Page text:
Secondly, difficulty in accessing financing ranks second in problematic factors of doing business in Vietnam. According to Dr Le (2008), Vietnam's financial depth ratio, a measurement of money supply relative to the size of the economy - the ratio of M2 over GDP - was about 84% GDP, with around 6 million bank accounts over the population of 84 million, the stock market just accounted for 6% GDP and still in the pilot stage and incomplete. Not to mention technology, Basel standards for the banking industry, number of commercial banks services offered, ratio of bad debts..., we can see clearly how big the gap is for Vietnam to fill.

Thirdly, poor system of higher education and training, which ranks 92/133, is a big challenge. Inadequately trained faculty, ineffective teaching methods, and lack of access to modern technologies severely limit students' learning. Government sponsored educational reform has not kept pace with the need to transmit from an agricultural economy to an industrial economy. We are now facing with the dilemma of too much common labor force but inadequately educated workforce which ranks 3 in the problematic factors of doing business in Vietnam. Moreover, the quality of management schools is too low (111/133), which results in incompetent staff at different levels, from central to grassroots, from State agencies to businesses.

Table 4: The competitiveness index for Vietnam 2009-2010

Source: World Economic Forum

Table 5: The competitiveness index in detail for Vietnam 2009-2010

Source: World Economic Forum

2. Issues relating to macro policies and administrative procedure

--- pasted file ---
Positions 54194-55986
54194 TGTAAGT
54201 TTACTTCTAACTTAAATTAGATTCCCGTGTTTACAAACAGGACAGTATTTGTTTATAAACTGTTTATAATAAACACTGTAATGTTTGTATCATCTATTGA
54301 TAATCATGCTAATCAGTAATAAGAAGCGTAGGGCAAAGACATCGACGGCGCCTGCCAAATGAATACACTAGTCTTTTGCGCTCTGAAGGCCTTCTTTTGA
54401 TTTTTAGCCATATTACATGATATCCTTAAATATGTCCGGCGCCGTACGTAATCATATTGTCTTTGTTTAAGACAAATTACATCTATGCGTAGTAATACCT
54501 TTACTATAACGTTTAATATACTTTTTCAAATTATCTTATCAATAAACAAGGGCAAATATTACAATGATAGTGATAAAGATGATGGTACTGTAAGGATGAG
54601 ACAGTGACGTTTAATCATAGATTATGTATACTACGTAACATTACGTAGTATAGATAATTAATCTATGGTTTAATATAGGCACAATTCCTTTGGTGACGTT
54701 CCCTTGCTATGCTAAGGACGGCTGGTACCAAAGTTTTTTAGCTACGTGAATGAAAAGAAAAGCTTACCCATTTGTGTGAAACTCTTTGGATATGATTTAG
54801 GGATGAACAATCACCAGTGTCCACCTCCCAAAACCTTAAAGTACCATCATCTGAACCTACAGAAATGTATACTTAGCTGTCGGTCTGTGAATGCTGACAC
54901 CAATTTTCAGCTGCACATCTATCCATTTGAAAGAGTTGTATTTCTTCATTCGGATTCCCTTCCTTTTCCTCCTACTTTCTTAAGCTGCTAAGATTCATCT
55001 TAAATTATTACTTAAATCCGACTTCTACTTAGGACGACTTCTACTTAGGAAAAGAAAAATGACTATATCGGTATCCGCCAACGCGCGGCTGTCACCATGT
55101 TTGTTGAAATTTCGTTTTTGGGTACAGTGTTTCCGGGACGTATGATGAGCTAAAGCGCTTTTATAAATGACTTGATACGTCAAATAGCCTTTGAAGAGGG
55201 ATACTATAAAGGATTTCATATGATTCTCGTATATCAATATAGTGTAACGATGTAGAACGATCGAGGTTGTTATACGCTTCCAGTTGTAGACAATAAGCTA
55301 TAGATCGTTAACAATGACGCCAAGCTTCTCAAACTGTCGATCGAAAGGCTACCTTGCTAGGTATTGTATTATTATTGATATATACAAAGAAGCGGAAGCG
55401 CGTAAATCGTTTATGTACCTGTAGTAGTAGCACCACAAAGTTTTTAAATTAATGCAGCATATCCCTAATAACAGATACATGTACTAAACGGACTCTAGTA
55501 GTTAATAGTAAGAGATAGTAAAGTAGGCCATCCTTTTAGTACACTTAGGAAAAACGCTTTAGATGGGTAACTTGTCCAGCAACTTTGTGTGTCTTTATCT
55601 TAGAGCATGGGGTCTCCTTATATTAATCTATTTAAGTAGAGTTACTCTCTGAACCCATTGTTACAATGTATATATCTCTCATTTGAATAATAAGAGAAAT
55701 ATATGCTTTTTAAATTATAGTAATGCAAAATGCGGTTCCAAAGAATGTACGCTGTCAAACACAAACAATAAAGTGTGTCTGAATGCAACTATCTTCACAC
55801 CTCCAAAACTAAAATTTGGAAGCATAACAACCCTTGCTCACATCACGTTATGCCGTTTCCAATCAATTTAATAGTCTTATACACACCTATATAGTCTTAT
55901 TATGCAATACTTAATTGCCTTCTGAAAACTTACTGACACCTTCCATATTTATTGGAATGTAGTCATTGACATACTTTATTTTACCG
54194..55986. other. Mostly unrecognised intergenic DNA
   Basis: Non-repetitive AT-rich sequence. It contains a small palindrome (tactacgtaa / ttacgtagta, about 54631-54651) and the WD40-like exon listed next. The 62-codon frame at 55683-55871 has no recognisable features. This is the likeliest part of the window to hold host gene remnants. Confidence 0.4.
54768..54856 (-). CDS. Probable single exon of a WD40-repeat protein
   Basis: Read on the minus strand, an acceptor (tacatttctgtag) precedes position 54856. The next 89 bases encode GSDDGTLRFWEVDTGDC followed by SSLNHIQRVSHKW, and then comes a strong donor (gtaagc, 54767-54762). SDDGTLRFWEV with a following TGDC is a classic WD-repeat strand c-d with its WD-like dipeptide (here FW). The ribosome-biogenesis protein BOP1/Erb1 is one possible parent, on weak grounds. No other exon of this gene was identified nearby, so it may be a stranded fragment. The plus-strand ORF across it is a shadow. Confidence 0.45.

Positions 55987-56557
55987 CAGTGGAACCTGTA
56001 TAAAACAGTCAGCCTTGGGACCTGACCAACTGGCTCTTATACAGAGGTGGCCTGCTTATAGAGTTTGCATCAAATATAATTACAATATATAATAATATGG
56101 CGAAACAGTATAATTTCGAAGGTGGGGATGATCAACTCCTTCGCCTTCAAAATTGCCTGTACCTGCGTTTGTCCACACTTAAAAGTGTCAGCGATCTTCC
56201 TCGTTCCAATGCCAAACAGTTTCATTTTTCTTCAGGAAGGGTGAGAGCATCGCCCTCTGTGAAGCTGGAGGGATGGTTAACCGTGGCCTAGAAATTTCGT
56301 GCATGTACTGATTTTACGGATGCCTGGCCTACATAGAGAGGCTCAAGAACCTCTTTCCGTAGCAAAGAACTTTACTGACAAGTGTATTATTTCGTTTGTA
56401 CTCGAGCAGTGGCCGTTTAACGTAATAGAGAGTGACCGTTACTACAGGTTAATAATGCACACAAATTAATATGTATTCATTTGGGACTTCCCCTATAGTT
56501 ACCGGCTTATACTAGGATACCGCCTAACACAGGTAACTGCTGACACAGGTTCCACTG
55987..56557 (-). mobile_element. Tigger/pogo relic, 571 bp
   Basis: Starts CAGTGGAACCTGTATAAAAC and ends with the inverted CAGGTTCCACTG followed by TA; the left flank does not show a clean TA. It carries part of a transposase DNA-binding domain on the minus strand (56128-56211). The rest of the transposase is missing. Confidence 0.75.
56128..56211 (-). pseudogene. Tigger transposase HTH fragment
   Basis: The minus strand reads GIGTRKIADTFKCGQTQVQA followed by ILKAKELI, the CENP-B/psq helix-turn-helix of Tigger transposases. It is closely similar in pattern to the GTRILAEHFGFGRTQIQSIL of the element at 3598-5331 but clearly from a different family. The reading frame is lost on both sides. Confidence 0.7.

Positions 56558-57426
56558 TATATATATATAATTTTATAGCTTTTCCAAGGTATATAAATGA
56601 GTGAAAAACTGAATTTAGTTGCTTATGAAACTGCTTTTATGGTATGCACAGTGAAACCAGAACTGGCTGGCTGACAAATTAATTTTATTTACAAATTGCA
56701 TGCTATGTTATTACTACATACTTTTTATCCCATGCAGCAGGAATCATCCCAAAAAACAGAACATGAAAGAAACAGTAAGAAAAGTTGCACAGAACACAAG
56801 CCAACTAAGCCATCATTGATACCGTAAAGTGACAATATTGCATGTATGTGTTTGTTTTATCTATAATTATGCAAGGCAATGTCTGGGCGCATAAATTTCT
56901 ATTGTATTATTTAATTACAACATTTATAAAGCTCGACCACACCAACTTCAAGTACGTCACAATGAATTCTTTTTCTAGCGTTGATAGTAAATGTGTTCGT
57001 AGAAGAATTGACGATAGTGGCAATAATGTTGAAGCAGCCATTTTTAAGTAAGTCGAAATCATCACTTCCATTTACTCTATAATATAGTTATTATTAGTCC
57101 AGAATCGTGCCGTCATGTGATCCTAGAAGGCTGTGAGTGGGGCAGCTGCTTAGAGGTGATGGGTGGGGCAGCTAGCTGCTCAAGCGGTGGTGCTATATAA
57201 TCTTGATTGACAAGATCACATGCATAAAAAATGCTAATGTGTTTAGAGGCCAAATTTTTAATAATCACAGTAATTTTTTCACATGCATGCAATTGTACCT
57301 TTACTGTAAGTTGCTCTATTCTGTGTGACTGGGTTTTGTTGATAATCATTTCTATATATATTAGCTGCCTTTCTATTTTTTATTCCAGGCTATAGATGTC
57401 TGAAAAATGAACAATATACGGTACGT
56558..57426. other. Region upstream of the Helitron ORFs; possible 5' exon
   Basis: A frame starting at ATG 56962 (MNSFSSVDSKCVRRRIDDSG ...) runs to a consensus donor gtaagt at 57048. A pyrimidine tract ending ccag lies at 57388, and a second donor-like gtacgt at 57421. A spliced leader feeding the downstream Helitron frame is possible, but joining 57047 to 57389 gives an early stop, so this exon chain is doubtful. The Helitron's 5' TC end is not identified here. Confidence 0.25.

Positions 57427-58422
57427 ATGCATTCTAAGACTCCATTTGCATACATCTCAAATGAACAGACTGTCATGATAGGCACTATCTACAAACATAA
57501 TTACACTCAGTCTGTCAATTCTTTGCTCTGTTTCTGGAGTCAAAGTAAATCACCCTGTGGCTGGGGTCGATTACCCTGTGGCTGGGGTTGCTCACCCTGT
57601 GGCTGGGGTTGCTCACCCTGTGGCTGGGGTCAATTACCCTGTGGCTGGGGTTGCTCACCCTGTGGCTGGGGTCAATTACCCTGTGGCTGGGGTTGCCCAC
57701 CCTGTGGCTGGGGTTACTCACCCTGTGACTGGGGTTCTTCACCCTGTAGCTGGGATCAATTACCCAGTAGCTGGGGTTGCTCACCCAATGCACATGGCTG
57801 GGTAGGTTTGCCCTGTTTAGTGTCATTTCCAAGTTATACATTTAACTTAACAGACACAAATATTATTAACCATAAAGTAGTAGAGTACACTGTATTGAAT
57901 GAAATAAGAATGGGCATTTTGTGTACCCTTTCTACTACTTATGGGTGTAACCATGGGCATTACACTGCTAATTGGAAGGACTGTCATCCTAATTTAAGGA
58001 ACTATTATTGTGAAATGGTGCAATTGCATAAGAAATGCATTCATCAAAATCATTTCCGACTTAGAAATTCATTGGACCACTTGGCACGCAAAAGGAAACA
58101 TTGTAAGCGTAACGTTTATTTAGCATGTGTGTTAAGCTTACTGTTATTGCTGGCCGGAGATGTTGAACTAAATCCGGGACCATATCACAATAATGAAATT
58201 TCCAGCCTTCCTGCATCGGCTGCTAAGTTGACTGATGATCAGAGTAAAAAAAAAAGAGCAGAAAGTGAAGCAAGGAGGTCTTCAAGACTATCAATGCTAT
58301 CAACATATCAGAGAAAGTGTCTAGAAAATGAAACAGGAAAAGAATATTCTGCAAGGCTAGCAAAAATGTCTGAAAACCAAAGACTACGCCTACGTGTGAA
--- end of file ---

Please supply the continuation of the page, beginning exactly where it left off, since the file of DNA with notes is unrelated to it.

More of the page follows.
According to the World Economic Forum's report, although "the country improves in most of the categories of the Index, Vietnam is down five positions to 75th, the considerable worsening of its macroeconomic situation-dropping from 70th to 112th place-weighs heavily on its economy and competitiveness. A widening trade deficit, an overheating economy, and a global rise in commodity prices caused inflation to shoot up to 23 percent in 2008.This in turn triggered a crisis of confidence, big swings in interest rates, and a sharp fall of the dong, the local currency". Although this issue was over and the government has performed better when dealing with the global financial crisis, it is an important lesson that because the Vietnamese economy has integrated deeply into the global economy, the exchange rates, inflation, balance of payment and budget deficit will develop unpredictably. I share the same point of view with what Prime Minister Nguyen Tan Dung said when having a meeting with the banking sector: "what is right today may not right tomorrow. If we follow the rightness today too long, we may make mistake in tomorrow's situation". Hence, it is essential for the government to pay close attention to the world economy, better the forecast ability and have flexible guidance so that Vietnam can reap the benefits of the efforts and successes achieved in other areas.

One of the main reasons for Vietnam's 75th position is the variable Burden of government regulation (106/133) which constitutes a big disadvantage. In fact, the current administrative system is a serious obstacle to development. Although the government is trying to reduce unnecessary administrative procedure such as "one door", the current result is not as much as expected. According to the former Prime Minister Phan Van Khai, Vietnamese public administration has been laden with the following problems: red-tape, ineffectiveness, inefficiency, cumbersomeness, corruption, and an unskilled and under-qualified public service. The administration is clearly not keeping itself abreast of economic level.

3. Difficulties in agricultural sector